Forget Far Cry 2. The real sequel to Crytek%26rsquo;s tropical PC-only shooter was Crysis, a game so powerful it could only run on a nuclear-powered PC the size of a semi truck. Until now.
For the past twelve months, Crytek have, through a series of tech demos, been floating the very real possibility of a Crysis sequel running on consoles as well as PC. CryEngine 3 videos seemed to point towards modifications %26ndash; but not many. This was the lush jungle and the wide-open sandbox of the original PC game; the eye-searing world that had changed gaming visuals forever in 2004. This was, in fact, proof positive that, with the right amount of time, effort and technical expertise, Crysis could become a console game. And so it has. But not how we thought.
While every one of their previous games has been set in the tropics %26ndash; a gradual evolution culminating in the beautiful vistas of Crysis Warhead %26ndash; Crytek%26rsquo;s next game is heading somewhere very, very different. Crysis 2 is swapping the real jungles of the South Pacific for the sprawling urban jungle of%26hellip; New York. Yep, that%26rsquo;s the same place we%26rsquo;ve been before in Prototype, Alone in the Dark, The Darkness, Ghostbusters, every bloody Spider-man game, and parts of The Godfather 2; a city that has, if we%26rsquo;re honest, become one of the most unoriginal settings in gaming. But for Crysis, and for Crytek in general, it%26rsquo;s virgin territory. And to understand how radical a departure the move is for the series, we need to take a step back.
Set in the near future, Crysis centered on a bunch of high-tech super-soldiers deployed to a Pacific island to rescue scientists from hostile North Korean troops. The first part of the game involved sneaking, running, punching, shooting and swimming around the huge, fictional Lingshan islands, battling human enemies and occasionally sharks. (Seriously, look at the great vids on YouTube). The second part of the game involved, er, aliens. And after extra-terrestrials arrived and blasted the environment with a freeze ray, most people agreed that Crysis %26ndash; in taking a super-powered leap over the shark %26ndash; took a turn for the worse.
As Jake %26lsquo;Nomad%26rsquo; Dunn, you were one of only a handful of soldiers blessed with a Nanosuit, a nifty piece of rubberware that offered you four different modes: Strength, Armor, Speed and Cloak. Strength let you jump higher and farther, hurling items with more force; Armor deflected a certain amount of damage; Speed gave you the ability to run and swim faster; while Cloak made you temporarily invisible (obviously). The beauty of the suit was that it let you decide how to approach situations based on your individual needs and abilities.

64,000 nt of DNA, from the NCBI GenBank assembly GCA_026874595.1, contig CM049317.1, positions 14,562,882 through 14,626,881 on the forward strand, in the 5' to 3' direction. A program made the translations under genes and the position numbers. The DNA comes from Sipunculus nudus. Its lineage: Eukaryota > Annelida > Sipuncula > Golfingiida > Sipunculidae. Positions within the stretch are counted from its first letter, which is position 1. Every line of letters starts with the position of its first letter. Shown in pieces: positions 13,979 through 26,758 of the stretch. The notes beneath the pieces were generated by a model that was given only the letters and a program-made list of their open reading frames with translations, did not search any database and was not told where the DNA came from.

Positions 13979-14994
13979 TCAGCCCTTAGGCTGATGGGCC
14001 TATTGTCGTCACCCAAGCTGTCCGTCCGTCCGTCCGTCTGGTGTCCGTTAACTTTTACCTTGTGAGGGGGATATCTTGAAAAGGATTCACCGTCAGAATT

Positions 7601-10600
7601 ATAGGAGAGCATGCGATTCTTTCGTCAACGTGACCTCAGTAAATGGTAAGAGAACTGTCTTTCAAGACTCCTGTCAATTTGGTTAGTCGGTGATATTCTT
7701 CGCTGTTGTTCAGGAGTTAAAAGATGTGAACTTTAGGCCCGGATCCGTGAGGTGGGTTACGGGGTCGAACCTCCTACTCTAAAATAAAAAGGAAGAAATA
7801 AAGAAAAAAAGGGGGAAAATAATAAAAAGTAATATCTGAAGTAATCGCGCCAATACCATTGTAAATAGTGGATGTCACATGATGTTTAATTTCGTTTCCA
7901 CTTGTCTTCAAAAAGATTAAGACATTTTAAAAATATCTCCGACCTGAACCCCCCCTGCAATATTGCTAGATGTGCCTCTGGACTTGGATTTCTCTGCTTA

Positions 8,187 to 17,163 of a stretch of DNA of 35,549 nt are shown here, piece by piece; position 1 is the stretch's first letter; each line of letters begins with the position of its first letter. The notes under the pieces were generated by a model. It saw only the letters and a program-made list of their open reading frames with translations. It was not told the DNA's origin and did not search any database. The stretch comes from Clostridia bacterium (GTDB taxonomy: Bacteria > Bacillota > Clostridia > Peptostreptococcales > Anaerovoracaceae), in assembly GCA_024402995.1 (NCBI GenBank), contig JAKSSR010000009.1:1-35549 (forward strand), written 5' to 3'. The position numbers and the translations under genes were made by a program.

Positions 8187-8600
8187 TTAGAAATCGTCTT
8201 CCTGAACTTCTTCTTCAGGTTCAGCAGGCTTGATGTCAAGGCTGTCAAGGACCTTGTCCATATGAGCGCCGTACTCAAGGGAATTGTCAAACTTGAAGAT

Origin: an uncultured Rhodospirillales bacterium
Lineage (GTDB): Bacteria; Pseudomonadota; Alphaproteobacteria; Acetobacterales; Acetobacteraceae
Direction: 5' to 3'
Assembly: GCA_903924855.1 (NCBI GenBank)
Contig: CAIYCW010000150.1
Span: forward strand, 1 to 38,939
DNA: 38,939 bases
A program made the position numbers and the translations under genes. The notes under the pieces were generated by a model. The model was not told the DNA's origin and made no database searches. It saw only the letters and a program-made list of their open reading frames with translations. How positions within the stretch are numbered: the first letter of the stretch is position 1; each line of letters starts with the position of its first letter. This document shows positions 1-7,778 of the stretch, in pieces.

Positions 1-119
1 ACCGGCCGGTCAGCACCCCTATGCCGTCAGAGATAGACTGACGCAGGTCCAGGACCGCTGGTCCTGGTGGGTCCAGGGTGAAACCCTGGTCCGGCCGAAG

Standing on an overlook, gazing down at a group of soldiers, do you rush in there with Strength using one human meatbag as a shield, before punching the rest into oblivion %26ndash; or do you take a more measured approach, utilising the protective power of Armor to pick them off one-by-one? Alternatively, you could sneak in and stealth-kill every last one of the douchebags. It was entirely your choice; and if you wanted to mix-and-match, well, the system actively encouraged that %26ndash; switching between powers was incredibly simple.
The Nanosuit was half of what made Crysis so appealing, but the tropical setting was the other; it was both an indication of what the PC was capable of and a timely reminder that videogame worlds could be colourful and beautiful, rather than drab and brown. It was a setting unlike the majority of game environments thatseemed happy to settle for cliches such as%26hellip; New York City. But the main benefit of the tropical setting was its inherent freedom; at least in the early sections, you had a broad, beautiful sandbox to play in.
All of which makes the move to NYC more than a little troubling. The whole game will, apparently, take place there %26ndash; a place not typically known for its vast tropical environments, or indeed its killer sharks. It%26rsquo;s probably safe to assume we can expect major landmarks like the Statue of Liberty and the Empire State Building to make an appearance, probably in the context of getting blown up. Sadly, Crytek haven%26rsquo;t revealed much %26ndash; indeed, anything %26ndash; about the plot yet; if original hero Nomad will return, whether Crysis Warhead%26rsquo;s Psycho will take up the mantle, or if some new guy will step into the Nanosuit.
According to Nathan Camarillo, the Executive Producer at Crytek, it%26rsquo;s for the unique possibilities that come with the new locale. %26ldquo;We decided to pick New York as it%26rsquo;s one of the world%26rsquo;s premier hotspots; it%26rsquo;s a very important place for the entire world. In general, a city offers more opportunities for vertical gameplay than a jungle; the player can jump between different floors, jump on buses, on trucks, in craters, and from one building to another. The player is much more mobile in a city playground, and can change his position more often. They also have a lot more freedom, as they can plan or attack someone from above, and gain an advantage.%26rdquo;
The freeform tactics of the first game are intact, albeit in a slightly different form. Crytek are adapting to the new locale by incorporating all of the vertical elements that come with a major city %26ndash; in particular, unsurprisingly, the enormous skyscrapers. It makes sense: Crysis puts you in the shoes of an all-but superhero, and what better place for a superhero to fight crime than New York City? It%26rsquo;s been home, variously, to Spider-Man, The Fantastic Four and countless others; spiritually, Crytek are simply trying to draw on New York%26rsquo;s iconic history.